Medical Skin Checks Geelong
A medical skin check is the examination of all areas of the skin to detect skin cancer. It is done under illumination and magnification and suspicious lesions may be examined further by a special instrument called a dermatoscope.
You will normally be asked to undress down to your underwear for a skin check. A standard full skin examination takes 15-20 minutes and is performed by a medical practitioner.
Why is a skin check important?
The early detection of skin cancer increases the chance of successful treatment, the earlier the treatment the better the outcome.
Book in for a Medical Skin Check at Geelong Veins, Skin and Laser. A medical skin check with our doctors only takes 15 minutes.
Who needs to check their own skin?
The Cancer Council recommends that all adults particularly those aged 40 and over should become familiar with their skin and check by self examination all areas of their skin. The emphasis is to look for changes in shape, colour or size or a new spot. If you notice anything unusual you need a skin check by a medical practitioner.
Contact us to book in an appointment time that suits you.
Who needs a medical skin check?
If on self examination you notice anything unusual such as a new or changing mole, freckle or spot you need to have a medical skin check. If a mole looks different to other moles or a new mole appears after the age of 25 you should have it checked.
There is no one specific feature that indicates a skin cancer, the best indication is if it is changing get it checked.
Why use Dermoscopy?
Dermoscopy (also called Dermatoscopy) is a term used to describe the use of a light magnification system to examine skin lesions.
The use of liquid or polarized filters removes the normal scattering of light on the surface of the skin (stratum corneum) allowing the top layer of the skin (epidermis) to become translucent and hence allow a detailed examination of the epidermis and where the epidermis meets the dermis (epidermodermal junction) ie the upper 3mm of the skin.
The main advance with dermoscopy has been the greatly improved diagnostic accuracy of melanoma compared to naked eye examination. This has resulted in decreasing the need for biopsy and improving the detection rate of melanoma.
Various magnifications have been used with dermatoscopes but a fixed magnification of X10 is the most favoured magnification.
How often should I check my skin for skin cancer?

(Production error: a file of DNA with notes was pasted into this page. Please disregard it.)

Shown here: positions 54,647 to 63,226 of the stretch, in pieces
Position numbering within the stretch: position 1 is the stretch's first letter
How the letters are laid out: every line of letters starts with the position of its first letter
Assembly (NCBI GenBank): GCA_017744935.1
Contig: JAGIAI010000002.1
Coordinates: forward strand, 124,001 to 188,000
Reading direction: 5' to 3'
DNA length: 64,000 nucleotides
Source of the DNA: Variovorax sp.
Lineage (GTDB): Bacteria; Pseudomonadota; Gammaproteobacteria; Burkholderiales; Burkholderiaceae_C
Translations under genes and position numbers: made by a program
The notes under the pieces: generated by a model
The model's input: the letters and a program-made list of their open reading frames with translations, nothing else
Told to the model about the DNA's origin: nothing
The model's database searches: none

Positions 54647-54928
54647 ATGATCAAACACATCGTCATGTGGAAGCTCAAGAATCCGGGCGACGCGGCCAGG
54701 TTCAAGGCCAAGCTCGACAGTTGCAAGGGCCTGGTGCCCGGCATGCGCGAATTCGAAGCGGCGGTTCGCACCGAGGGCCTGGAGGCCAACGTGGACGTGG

As a general guide if you are over 40 you should do a monthly self examination of your skin.
If you have a past history of skin cancer or a family history of skin cancer then you may need to start checking your skin at a younger age.
When checking your skin think of the ABCDE of self examination and the warning signs:Asymmetry: If not symmetrical (ie
Asymmetry: If not symmetrical (ie one half a different shape to the other half)Border : If uneven border
- Border: If uneven border
- Colour: If variety of colours
- Diameter: If larger than the end of your pen (ie 6mm)
- Evolving: If changing in size, colour, shape, elevation or symptoms of itching or bleeding
If you notice changes in a skin lesion such as these then you need a medical skin check.
Meet our Medical Skin Check Experts
Dr Barbra Ward
Dr Ward is an experienced in skin dermoscopy and offers medical skin cancer checks and excisions. She is also able to treat birthmarks, vascular skin lesions and fungal nail infections with the latest laser techniques.
Dr Lucy McKinnon
Dr Mckinnon has over 17 years experience both overseas and in rural, remote and urban Australia. Dr Mckinnon performs skin cancer checks and excisions. She is also available to book for leg vein assessments and surface schlerotherapy treatments.
From the Blog
Gorgeous, natural, well contoured lips are a feature that gives you a youthful and beautiful appearance. In today’s world of selfies and social media we are all more aware than ever before of our looks and in particular how our lips look and compare with others. How...
What is MELASMA? Melasma is a skin condition with symptoms of symmetrical, blotchy, brown or grey patches or patterns of facial pigmentation. The brown pigmentation is flat and usually has an irregular border. It most commonly affects the forehead or cheeks and is...
New hayfever treatment available in Geelong! Hayfever season has begun and it's forecast to be a bad one - high pollen counts are predicted for spring 2019. Sneezing, nasal congestion, itching, watery and bleary eyes are all coming your way as soon as pollens and...